“So that has brought a significant increase in profit margins for the short term,” BonDurant said. “Covid has probably saved a lot of pharmacies. Because PBM pressure has been so hard, especially on some of these rural and inner-city pharmacies, a lot of them still are on the verge of going out of business.”
The cash infusion from the federal Paycheck Protection Program also kept many pharmacies afloat, and allowed some to make investments that better position them for the future.
“We would have had to shut down or sell because the PBMs were brutal last year, and they killed off a lot of our friends in Wisconsin,” said Dan Strause, president and chief executive officer of Hometown Pharmacy in Madison, Wisconsin. “Without the PPP, there would have been far more facing the same fate.”
Some of the changes born of necessity could stick. In a recent survey by the National Community Pharmacists Association, 3 in 5 community pharmacists said they expect more pharmacies to offer point-of-care testing after the pandemic, and more than half said additional pharmacies will give immunizations.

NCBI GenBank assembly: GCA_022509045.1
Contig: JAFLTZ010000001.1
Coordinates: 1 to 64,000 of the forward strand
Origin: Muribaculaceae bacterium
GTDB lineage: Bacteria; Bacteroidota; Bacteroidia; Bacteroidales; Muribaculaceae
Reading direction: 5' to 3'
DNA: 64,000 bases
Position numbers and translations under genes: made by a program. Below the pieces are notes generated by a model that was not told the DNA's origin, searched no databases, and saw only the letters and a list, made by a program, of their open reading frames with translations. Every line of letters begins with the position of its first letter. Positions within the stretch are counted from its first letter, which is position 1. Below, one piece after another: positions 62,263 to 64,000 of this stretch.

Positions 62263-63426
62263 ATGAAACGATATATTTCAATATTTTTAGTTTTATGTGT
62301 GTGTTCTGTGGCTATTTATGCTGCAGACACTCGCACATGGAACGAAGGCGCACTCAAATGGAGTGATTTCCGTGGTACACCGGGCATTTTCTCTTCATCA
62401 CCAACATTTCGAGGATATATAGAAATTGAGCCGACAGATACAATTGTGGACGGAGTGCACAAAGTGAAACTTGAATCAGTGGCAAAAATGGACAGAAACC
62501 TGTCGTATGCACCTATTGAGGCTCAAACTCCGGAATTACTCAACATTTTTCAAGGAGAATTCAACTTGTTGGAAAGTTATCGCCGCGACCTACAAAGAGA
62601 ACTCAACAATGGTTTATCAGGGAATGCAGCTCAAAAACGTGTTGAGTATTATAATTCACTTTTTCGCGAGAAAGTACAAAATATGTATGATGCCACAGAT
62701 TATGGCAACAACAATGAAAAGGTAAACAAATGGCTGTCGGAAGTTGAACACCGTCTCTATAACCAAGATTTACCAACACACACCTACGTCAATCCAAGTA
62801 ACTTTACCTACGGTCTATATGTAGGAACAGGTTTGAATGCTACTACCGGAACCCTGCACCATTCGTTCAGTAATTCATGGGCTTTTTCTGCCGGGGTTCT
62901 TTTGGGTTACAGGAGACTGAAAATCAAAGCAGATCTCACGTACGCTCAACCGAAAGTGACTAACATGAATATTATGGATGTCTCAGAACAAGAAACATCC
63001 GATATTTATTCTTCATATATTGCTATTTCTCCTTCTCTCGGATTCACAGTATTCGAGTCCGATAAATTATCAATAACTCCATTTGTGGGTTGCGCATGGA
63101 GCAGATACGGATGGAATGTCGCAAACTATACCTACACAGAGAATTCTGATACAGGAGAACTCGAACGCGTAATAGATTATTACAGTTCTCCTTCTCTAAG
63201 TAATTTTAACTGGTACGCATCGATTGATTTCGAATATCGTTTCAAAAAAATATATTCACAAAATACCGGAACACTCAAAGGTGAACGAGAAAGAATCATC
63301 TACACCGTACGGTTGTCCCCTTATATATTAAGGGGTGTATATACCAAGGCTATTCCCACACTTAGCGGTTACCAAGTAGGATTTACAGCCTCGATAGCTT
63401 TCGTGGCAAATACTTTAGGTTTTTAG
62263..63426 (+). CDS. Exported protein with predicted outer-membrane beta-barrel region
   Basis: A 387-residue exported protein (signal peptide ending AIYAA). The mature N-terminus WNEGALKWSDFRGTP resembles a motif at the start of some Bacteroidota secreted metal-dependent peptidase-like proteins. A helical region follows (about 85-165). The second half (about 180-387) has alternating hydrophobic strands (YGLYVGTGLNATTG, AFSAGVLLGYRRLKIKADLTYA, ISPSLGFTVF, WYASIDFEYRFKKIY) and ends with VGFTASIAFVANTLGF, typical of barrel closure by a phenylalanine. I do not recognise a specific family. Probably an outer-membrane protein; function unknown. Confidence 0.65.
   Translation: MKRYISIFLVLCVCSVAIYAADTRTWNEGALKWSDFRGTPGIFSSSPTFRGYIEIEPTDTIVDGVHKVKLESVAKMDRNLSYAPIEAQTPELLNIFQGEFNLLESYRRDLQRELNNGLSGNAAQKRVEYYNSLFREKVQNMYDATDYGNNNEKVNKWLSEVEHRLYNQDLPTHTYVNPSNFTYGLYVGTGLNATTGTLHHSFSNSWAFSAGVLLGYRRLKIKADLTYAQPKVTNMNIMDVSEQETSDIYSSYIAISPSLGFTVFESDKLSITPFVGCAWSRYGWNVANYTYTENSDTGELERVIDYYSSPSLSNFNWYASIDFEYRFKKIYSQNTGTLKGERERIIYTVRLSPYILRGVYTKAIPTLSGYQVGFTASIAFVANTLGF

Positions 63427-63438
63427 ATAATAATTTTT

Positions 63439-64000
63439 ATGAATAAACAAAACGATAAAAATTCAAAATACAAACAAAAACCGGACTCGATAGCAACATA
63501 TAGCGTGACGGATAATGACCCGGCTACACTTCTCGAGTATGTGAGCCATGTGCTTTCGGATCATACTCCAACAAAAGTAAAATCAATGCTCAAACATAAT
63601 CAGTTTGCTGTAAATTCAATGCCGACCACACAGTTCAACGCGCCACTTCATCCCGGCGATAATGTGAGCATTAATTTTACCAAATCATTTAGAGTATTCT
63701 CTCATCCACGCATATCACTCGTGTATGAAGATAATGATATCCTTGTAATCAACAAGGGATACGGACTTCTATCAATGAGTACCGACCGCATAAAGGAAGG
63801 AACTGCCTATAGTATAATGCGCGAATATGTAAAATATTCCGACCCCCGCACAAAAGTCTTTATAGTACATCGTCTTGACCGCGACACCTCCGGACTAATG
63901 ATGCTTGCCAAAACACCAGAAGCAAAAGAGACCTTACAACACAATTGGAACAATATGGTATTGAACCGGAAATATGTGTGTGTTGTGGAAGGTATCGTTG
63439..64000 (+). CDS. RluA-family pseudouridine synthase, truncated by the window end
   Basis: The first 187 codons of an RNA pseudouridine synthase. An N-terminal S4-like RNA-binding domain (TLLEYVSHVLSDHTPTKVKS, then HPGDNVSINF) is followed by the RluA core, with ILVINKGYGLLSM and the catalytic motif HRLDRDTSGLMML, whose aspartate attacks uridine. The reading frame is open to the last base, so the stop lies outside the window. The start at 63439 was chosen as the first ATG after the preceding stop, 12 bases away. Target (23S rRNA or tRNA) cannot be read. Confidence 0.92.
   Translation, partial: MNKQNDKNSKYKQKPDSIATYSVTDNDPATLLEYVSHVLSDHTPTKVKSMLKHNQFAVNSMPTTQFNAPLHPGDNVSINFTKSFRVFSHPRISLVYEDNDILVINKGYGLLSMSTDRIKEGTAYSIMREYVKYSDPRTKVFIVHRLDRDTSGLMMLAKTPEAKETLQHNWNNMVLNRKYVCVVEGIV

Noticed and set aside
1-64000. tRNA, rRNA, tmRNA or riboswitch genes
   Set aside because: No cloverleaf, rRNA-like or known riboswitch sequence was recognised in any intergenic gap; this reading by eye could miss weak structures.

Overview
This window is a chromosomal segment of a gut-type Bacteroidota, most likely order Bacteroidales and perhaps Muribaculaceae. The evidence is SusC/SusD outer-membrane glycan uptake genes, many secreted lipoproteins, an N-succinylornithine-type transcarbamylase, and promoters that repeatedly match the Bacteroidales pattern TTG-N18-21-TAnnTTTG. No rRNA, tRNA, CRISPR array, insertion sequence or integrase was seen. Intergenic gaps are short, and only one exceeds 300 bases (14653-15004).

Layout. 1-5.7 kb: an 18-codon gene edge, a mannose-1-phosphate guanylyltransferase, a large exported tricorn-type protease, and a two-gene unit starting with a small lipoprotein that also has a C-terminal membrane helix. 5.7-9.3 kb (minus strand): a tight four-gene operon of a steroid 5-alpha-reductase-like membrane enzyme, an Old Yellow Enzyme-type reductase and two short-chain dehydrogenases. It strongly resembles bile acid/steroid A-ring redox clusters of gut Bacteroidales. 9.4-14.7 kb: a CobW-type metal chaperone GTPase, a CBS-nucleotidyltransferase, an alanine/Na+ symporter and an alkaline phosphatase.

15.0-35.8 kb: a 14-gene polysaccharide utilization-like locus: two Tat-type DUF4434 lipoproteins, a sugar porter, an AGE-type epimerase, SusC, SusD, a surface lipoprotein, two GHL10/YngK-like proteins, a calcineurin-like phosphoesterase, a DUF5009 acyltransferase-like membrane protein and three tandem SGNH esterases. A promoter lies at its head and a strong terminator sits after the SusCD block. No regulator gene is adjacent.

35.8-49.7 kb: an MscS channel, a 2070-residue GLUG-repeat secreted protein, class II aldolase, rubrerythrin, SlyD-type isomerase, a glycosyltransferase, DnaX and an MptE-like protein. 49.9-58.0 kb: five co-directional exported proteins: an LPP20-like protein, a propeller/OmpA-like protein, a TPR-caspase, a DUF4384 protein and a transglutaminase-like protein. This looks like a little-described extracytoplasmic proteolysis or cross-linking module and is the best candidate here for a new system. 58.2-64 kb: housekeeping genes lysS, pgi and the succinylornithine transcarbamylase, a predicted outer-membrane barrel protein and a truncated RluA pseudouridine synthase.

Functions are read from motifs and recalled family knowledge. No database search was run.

Hashim Zaibak, CEO of Hayat Pharmacy in Milwaukee, said his pharmacy is considering testing for the flu, strep and hemoglobin A1C levels for those with diabetes, and it will continue providing vaccinations.
“Those changes are here to stay,” Zaibak said.
Tobin’s owners considered selling their pharmacy, but finding no buyers, they shut down for good in September. Schultz said it’s unclear whether they could have survived had covid not happened — or if the vaccine revenue might have helped. He knows of two other independent pharmacies in Wisconsin that closed in the past 18 months.
“The real crux of the matter is you’re getting paid, in some cases, $60 under the cost that we end up paying for the medication,” he said. “How do you justify that portion of your business?”
Oconomowoc has one independent drugstore, two grocery store pharmacies and a Walgreens to serve its 17,000 residents. But Schultz worries about many of the older, sicker customers who relied on the personalized care his pharmacy provided. One of his former pharmacists now works at a drugstore outside of town but delivers medications to some of Tobin’s most vulnerable former customers on her way home.
“She just didn’t think they would survive going someplace else,” he said.